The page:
Colourful migrants: the feral parakeets of the UK
Feral parakeets are wild-living, non-native birds that have established themselves as a colourful addition to the UK's wildlife. There are now estimated to be nearly 9, 000 breeding pairs in Britain. The origins of these birds are subject to speculation, but are generally thought to have bred from those that escaped from captivity.
The British parakeet population is mostly concentrated in suburban areas of London and the Home Counties of South-East England, and for this reason the birds are sometimes known as "Kingston parakeets" or "Twickenham parakeets", after the London suburbs.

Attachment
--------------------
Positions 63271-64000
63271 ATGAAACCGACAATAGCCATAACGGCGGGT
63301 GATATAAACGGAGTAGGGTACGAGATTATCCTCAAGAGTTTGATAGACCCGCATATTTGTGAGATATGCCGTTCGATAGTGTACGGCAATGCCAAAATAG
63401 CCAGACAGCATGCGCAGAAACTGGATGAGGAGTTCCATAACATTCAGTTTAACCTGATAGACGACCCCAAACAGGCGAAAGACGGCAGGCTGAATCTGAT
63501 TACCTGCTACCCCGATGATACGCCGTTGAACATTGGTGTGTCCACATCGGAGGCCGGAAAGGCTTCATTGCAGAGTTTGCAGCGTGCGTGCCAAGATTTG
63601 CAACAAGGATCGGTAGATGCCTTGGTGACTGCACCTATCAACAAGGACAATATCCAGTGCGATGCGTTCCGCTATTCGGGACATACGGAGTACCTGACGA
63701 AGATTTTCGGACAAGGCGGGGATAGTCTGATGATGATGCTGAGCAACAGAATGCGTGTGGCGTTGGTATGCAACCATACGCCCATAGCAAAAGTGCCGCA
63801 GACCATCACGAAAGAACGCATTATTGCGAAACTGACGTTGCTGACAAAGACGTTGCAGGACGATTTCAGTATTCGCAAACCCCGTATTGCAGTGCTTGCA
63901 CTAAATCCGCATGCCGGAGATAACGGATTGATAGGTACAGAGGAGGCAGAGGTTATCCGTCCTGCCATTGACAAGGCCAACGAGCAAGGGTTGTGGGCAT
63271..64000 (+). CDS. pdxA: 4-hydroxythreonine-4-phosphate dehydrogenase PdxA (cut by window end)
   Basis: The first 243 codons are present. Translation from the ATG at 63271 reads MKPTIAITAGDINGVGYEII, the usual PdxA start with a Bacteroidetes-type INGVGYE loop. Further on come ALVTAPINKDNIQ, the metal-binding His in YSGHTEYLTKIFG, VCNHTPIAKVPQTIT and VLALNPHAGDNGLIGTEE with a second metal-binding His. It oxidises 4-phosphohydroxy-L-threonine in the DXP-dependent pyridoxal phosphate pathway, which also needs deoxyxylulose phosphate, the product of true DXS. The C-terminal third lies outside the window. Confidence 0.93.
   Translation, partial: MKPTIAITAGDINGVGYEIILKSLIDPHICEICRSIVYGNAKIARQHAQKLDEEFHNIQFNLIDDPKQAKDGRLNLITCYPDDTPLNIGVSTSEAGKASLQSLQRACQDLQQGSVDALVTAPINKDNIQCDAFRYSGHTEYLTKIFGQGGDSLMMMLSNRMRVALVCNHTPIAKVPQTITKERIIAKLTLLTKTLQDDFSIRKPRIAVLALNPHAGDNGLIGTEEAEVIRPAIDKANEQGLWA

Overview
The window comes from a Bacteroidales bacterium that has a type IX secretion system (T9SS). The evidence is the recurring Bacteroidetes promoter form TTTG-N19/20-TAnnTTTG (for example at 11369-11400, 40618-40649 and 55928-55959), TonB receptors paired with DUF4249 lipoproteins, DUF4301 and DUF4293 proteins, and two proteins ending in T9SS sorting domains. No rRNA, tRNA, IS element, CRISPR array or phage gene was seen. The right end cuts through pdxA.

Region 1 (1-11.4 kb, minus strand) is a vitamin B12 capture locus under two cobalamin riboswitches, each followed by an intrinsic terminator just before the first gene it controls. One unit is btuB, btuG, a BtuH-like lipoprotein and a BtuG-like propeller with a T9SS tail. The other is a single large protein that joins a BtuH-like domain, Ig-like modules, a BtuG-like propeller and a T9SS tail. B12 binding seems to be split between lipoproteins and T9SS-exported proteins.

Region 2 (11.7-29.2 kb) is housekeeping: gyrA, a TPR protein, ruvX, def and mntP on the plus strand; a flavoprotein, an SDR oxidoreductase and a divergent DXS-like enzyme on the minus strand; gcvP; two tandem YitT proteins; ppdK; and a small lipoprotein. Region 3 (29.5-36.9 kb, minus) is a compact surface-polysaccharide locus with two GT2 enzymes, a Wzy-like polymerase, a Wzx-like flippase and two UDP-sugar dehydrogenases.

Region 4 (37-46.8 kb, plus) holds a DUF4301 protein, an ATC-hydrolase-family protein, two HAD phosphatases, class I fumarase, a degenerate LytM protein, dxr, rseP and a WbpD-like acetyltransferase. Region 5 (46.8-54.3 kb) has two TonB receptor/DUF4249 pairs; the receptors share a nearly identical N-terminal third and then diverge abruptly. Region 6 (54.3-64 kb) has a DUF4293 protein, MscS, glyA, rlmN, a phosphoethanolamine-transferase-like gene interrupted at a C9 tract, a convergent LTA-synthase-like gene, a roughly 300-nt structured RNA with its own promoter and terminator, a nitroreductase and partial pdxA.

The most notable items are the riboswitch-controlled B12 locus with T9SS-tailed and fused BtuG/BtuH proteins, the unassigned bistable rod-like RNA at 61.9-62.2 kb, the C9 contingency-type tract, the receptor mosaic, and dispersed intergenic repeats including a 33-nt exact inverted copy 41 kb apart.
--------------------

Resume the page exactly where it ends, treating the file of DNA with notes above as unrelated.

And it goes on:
A number of theories abound about how the parakeet population came to exist and thrive in England including that they escaped or were released.
Stories include parakeets escaping from Isleworth Studios, when The African Queen was filmed (1951); escapees from damaged aviaries during the Great Storm of 1987; a pair released by musician Jimi Hendrix in London's Carnaby Street in the 1960s; and a number reportedly escaped from a pet shop in Sunbury-on-Thames in 1970.
Most ornithologists believe that the original birds probably escaped from aviaries in the 1960's.
The British birds are considered a hybrid population of two Asian subspecies, P.k. borealis and P.k. manillensis.
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